“Bite-Size Bits of Local, National, and Global History”
“Bite-Size Bits of Local, National, and Global History”

Georgia Civil War Trails Historical Markers

State House Square Marker image, Touch for more information
By Mark Hilton, April 30, 2017
State House Square Marker
Georgia (Baldwin County), Milledgeville — L16 — State House Square — "...pretty well ransacked and things torn up generally." — March to the Sea Heritage Trail
This 20-acre square as the center of Georgia's state government and location of its capitol building from 1807 until 1868. The "State House," imposing Gothic edifice that dominates the square contained the offices of the governor and the chambers of . . . — Map (db m103227) HM
Georgia (Baldwin County), Milledgeville — L14 — The Old Governor's Mansion — "Utmost Disorder and Confusion" — March to the Sea Heritage Trail
Construction of this Executive Mansion was authorized in 1835 and completed in 1839. The governor's earlier residence, Government House, just to the south on the corner of Clarke and Greene Streets, had fallen into disrepair. The Mansion is . . . — Map (db m103230) HM
Georgia (Bibb County), Macon — Cowles-Bond House — Railroads, Planters and Widow Bond — Wilson's Raid Heritage Trail
This impressive home was already more than a quarter century old when Union Major General James Harrison Wilson occupied it in 1865. It is a masterpiece of one of Macon's most notable early master-builders, Alexander Elam who designed this house for . . . — Map (db m103212) HM
Georgia (Bibb County), Macon — Fort Hawkins — The Battle for Macon — Georgia Civil War Heritage Trails
During the early 1800s, Georgia grew through a series of treaties with the Creek Indians. After the Louisiana Purchase, President Thomas Jefferson authorized Benjamin Hawkins, Agent for Indian Affairs, to negotiate the 1805 treaty to expand Georgia . . . — Map (db m103214) HM
Georgia (Bibb County), Macon — R10 — Macon City Hall — Georgia's Temporary Capitol Building — March to the Sea Heritage Trail
The building that houses Macon’s City Hall was constructed in 1837 as headquarters for the Monroe Railroad and Banking Company. In 1845, the Greek Revival temple-style building was converted into Macon’s first “fire-proof” cotton . . . — Map (db m99439) HM
Georgia (Bibb County), Macon — Macon Defensive Fortifications — The War Comes Home — Wilson's Raid Heritage Trail
Military earthworks, also variously called redoubts, lunettes, entrenchments and breastworks, have been used for centuries as points of lookout and defense. Early in the Civil War, soldiers learned to dig a simple trench behind an earthen parapet . . . — Map (db m103297) HM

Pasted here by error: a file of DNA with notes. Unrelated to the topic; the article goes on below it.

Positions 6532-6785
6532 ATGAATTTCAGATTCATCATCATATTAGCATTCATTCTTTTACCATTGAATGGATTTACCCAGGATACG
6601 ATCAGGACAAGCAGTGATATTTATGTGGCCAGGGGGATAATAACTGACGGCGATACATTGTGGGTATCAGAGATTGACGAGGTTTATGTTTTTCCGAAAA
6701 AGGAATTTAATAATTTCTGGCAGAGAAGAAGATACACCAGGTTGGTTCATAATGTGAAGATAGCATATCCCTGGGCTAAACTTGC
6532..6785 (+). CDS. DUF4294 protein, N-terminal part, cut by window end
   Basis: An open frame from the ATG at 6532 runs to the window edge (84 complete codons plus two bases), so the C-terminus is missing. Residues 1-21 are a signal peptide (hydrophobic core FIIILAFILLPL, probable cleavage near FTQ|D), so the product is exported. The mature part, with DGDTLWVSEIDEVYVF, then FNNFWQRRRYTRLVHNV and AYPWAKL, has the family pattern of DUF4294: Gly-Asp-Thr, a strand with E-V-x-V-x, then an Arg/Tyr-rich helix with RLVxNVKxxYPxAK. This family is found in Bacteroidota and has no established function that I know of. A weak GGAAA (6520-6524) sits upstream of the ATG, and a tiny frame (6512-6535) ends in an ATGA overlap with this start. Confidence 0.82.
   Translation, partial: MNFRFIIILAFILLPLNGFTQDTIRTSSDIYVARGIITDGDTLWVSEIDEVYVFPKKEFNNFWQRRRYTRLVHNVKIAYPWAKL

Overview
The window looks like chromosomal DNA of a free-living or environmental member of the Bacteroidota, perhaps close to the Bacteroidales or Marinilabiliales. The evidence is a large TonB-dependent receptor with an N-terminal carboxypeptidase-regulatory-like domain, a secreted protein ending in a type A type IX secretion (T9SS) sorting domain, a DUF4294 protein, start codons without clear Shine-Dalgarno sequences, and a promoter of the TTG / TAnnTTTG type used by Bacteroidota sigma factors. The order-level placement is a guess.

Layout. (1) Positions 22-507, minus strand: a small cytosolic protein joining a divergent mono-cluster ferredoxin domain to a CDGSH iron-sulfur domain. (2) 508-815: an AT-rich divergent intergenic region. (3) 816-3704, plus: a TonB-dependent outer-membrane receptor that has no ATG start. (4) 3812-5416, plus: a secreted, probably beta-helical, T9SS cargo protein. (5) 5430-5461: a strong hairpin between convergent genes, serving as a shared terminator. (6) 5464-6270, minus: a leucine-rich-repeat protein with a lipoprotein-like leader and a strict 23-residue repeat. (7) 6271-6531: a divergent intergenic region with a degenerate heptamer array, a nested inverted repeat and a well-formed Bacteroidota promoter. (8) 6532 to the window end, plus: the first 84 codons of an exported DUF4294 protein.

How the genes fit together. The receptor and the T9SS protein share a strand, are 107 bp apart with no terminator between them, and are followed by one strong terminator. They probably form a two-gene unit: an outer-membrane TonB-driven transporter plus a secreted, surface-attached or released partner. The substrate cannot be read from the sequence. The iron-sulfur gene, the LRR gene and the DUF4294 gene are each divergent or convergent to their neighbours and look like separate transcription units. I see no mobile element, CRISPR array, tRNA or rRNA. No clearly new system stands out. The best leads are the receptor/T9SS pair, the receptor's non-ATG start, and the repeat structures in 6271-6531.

Georgia (Burke County), Midville — R18 — Pine Barren Crossroads — A Junction of Sherman's Right Wing — March to the Sea Heritage Trail
This Native American trail crossing at Georgia Highway 56 (itself a 19th century road) was a major route in colonial times. It is named the "Old Savannah Road." Starting in Savannah, it crossed the Ogeechee River, running west and south of it, then . . . — Map (db m103274) HM
Georgia (Burke County), Waynesboro — L25 — The J.D. Roberts Home — A Witness to the Battles for Waynesborough — March to the Sea Heritage Trail
Built about 1858 in the Georgian Cottage style as a home for J. D. Roberts, the house was designed by noted architect John Trowbridge. Subsequent occupants have included a doctor's office, millinery shop and county museum. In late 1864 the house . . . — Map (db m103299) HM
Georgia (Butts County), Jackson — R5 — Jackson — "Little was left besides themselves and their houses." — March to the Sea Heritage Trail
Jackson, seat of Butts County, "was a beautiful little place and evidently occupied by the most prosperous people of that region. Those descriptive words were penned by Union Major Thomas W Osborn, Chief of Artillery of Major General Oliver O. . . . — Map (db m103197) HM
Georgia (Butts County), Jackson — R4 — Sylvan Grove Plantation — Colonel Spencer's Kindness — March to the Sea Heritage Trail
In 1864, Sylvan Grove Plantation was located just outside Jackson. Its owner, Asa Buttrill, built an impressive 14-room plantation house in the 1830s for his bride, Lucy Manley. The house stood slightly south of the large stone covering a wellspring . . . — Map (db m103196) HM
Georgia (Clayton County), Jonesboro — 39 — Patrick Cleburne Confederate Cemetery — Battle of Jonesborough - the Second Day — Atlanta Campaign Heritage Trail
Located near the center of fighting on the second day of the Battle Jonesborough (Jonesboro), the final major battle of the Atlanta Campaign, this cemetery contains the graves of up to 1,000 Confederate soldiers killed while fighting here on August . . . — Map (db m103182) HM
Georgia (Cobb County), Marietta — 21 — Kennesaw House — Symbol of Marietta's History — Atlanta Campaign Heritage Trail
Also known as the “Fletcher House,” this building was originally built in 1845 as a cotton warehouse by Marietta’s first mayor, John H. Glover. Dix Fletcher purchased it in 1855, and after remodeling he opened it as a hotel. Located next . . . — Map (db m70102) HM
Georgia (Dade County), Trenton — Trenton — Gateway to Chickamauga and the Campaign for Atlanta — Georgia Civil War Heritage Trails
In early September 1863, a major Federal army entered Georgia for the first time since the outbreak of war. A division of Union Major General William S. Rosecrans' Army of the Cumberland arrived here on September 4th, the first of at least 25,000 . . . — Map (db m82779) HM
Georgia (Jasper County), Hillsboro — R7 — Hillsboro — The "Right Wing" Marches through Jasper County — March to the Sea Heritage Trail
Hillsboro (originally spelled Hillsborough), named for pioneer settler Isaac Hill, is one of the oldest communities in central Georgia. It is the birthplace of Benjamin Harvey Hill, a United States and later Confederate States Senator. The . . . — Map (db m103202) HM
Georgia (Jefferson County), Bartow — R16 — Bartow — " a continuous fire..." — March to the Sea Heritage Trail
The land where you now stand was originally settled by Revolutionary War hero and statesman General Solomon Wood. To protect against Indian attacks Wood built a fort approximately one mile to the east for protection of his family and neighbors. . . . — Map (db m103273) HM
Georgia (Jefferson County), Louisville — L20 — Crossing the Ogeechee River — A Classic Military Maneuver — March to the Sea Heritage Trail